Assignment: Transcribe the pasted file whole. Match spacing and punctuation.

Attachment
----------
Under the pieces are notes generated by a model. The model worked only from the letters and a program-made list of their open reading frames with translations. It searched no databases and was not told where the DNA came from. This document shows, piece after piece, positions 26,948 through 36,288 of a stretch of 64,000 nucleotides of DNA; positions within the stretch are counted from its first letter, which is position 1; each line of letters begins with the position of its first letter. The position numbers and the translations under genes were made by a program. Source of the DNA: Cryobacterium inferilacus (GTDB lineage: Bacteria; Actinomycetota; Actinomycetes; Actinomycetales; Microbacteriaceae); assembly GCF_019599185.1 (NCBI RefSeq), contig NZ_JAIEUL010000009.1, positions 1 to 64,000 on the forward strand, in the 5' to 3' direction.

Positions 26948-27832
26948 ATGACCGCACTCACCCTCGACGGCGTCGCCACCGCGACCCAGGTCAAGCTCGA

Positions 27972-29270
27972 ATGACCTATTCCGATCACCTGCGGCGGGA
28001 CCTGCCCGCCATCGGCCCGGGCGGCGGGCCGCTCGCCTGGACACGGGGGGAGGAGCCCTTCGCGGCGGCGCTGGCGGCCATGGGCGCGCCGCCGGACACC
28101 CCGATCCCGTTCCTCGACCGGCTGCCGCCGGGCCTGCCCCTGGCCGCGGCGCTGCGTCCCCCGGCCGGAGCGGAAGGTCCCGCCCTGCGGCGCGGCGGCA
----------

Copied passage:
Under the pieces are notes generated by a model. The model worked only from the letters and a program-made list of their open reading frames with translations. It searched no databases and was not told where the DNA came from. This document shows, piece after piece, positions 26,948 through 36,288 of a stretch of 64,000 nucleotides of DNA; positions within the stretch are counted from its first letter, which is position 1; each line of letters begins with the position of its first letter. The position numbers and the translations under genes were made by a program. Source of the DNA: Cryobacterium inferilacus (GTDB lineage: Bacteria; Actinomycetota; Actinomycetes; Actinomycetales; Microbacteriaceae); assembly GCF_019599185.1 (NCBI RefSeq), contig NZ_JAIEUL010000009.1, positions 1 to 64,000 on the forward strand, in the 5' to 3' direction.

Positions 26948-27832
26948 ATGACCGCACTCACCCTCGACGGCGTCGCCACCGCGACCCAGGTCAAGCTCGA

Positions 27972-29270
27972 ATGACCTATTCCGATCACCTGCGGCGGGA
28001 CCTGCCCGCCATCGGCCCGGGCGGCGGGCCGCTCGCCTGGACACGGGGGGAGGAGCCCTTCGCGGCGGCGCTGGCGGCCATGGGCGCGCCGCCGGACACC
28101 CCGATCCCGTTCCTCGACCGGCTGCCGCCGGGCCTGCCCCTGGCCGCGGCGCTGCGTCCCCCGGCCGGAGCGGAAGGTCCCGCCCTGCGGCGCGGCGGCA